Scott Hardie | November 13, 2003
I'm interested in learning what you thought of The Matrix Revolutions, and of the series as a whole now that it is complete. Please leave a comment here or talkback to my TMR. Obviously, there are major spoilers below, including the end of the film, so beware.

I talked to a friend today who was disappointed by two contradictory elements: He was upset that the hero was killed (he doesn't like movies that end that way), and he was upset that "it was left open for another sequel." Me, I don't see what in the hell kind of sequel could be made with the remaining characters, or would even be tolerated by the moviegoing public, but I concede that it's a possibility, especially where Joel Silver is involved. The story is obviously complete, however.

When I watched it with Matthew and discussed it afterwards, we realized we had two different theories as to exactly how Smith is defeated at the end, and since the movie is far from definitive, there are likely to be many competing theories out there. When I saw the scene of Smith turning white and exploding (great nod to the first film), I interpreted it as a kind of yin-meets-yang effect: Neo realized that since he and Smith were opposites, the only way to destroy Smith was to give his own life force to cancel him out. Cheesy, sure, but that's what ran through my head at the time. Matt's impression was that the machines had finally located Smith (as with his earplug, he'd been "disconnected" from the machines for some time), and when Smith finally combined with Neo, he didn't realize that Neo was jacked in through the machines. The machines then destroyed Smith using Neo's IP address, or whatever.

Writing this, I realize it's rather silly that the machines don't know where a being is within the Matrix, given that the Matrix exists entirely within the machines. How in the hell could the Keymaker hide out for so long, anyway? That's my biggest quibble with the sequels, that they treat the programs like people. That's just silly; it's too big for the film's one allotted conceit. It finally truly got on my nerves early in Revolutions when the program in the subway station explained having a wife and daughter who were also programs. Even given the conceit that the machines are creative enough to devise sentient AI such as agents, there's no reason whatsoever for the machines to give them lives like the human beings inside the Matrix. Furthermore, why should we care about them? That's like playing The Sims and having to listen to one of the Townies drone on about his wife and kid.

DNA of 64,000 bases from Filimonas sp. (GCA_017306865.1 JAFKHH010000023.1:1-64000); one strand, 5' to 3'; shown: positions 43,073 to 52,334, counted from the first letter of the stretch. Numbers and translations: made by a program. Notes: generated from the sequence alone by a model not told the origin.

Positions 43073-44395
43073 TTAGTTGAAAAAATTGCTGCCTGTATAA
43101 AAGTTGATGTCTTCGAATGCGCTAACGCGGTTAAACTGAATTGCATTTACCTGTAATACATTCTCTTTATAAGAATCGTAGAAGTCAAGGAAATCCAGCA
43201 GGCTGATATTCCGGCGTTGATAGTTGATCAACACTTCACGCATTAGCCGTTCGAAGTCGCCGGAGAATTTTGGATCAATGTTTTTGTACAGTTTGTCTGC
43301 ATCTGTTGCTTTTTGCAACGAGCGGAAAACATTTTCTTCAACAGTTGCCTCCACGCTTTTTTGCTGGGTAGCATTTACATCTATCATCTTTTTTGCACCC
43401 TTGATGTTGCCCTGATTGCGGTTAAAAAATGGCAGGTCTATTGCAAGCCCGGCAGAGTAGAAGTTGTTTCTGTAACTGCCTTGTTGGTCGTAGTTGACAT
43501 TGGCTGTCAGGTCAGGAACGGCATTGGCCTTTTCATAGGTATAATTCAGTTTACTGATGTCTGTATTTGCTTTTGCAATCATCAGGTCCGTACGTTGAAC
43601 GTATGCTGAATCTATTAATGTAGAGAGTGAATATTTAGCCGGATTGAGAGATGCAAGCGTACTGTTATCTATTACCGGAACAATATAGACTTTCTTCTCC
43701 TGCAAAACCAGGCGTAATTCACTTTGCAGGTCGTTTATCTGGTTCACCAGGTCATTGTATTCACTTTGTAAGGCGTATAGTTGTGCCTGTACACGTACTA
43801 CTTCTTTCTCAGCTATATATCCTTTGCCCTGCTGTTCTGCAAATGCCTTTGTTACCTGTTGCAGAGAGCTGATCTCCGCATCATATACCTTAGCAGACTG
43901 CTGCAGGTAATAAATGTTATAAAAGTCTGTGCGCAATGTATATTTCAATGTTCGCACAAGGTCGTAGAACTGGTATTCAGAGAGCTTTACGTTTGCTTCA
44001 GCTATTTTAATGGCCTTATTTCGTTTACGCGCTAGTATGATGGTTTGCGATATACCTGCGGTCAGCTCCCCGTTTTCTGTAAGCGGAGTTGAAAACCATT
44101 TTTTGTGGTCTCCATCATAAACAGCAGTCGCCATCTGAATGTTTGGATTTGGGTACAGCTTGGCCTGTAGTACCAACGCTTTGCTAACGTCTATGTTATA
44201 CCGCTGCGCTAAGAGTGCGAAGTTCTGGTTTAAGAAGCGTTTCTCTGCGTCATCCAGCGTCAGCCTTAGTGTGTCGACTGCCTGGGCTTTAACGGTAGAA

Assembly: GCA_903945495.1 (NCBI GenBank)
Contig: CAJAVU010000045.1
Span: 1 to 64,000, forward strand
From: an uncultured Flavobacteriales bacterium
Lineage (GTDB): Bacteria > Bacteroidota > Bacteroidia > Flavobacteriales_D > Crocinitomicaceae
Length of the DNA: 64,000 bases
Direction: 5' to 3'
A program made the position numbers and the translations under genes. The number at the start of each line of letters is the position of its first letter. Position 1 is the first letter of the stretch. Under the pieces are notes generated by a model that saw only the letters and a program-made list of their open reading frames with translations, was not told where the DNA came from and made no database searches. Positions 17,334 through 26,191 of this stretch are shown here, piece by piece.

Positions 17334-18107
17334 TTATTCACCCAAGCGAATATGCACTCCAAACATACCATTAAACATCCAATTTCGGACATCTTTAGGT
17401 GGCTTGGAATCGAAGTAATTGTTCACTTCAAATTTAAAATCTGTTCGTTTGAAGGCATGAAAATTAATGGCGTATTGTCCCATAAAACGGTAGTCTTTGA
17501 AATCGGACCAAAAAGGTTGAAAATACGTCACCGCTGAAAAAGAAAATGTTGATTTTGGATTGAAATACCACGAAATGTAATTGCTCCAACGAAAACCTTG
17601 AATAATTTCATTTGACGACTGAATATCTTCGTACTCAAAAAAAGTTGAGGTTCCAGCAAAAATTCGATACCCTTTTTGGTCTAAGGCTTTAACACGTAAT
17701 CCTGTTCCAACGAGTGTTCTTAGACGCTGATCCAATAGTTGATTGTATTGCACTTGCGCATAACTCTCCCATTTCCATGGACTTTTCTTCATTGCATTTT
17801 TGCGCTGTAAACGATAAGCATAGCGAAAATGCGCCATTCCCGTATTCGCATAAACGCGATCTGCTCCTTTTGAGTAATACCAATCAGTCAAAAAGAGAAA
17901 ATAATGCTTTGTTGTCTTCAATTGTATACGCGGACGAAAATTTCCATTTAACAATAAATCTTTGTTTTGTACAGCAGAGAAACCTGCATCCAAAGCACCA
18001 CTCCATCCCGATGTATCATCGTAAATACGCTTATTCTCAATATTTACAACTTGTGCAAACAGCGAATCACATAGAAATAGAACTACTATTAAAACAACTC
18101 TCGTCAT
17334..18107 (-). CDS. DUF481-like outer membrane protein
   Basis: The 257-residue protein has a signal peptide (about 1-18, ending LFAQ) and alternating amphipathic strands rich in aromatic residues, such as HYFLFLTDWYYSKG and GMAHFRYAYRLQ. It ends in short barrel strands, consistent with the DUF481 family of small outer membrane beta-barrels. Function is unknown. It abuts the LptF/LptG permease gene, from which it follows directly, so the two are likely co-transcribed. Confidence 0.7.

I do have to say, I'm very worried for American audiences when intelligent blockbusters like Hulk and the Matrix sequels are so loudly and virulently rejected by the general public. The studios have no doubt listened, and we are probably condemned to several summers of idiocy such as Terminator 3 and Charlie's Angels. You can almost feel Warner Brothers wringing every miniscule sign of intellect or ambition out of next summer's Harry Potter and the Prisoner of Azkaban, after they went and hired one of the rising stars of intelligent art-house cinema to direct it. I suppose audiences get the films that they deserve, but I want the films that I deserve, too.

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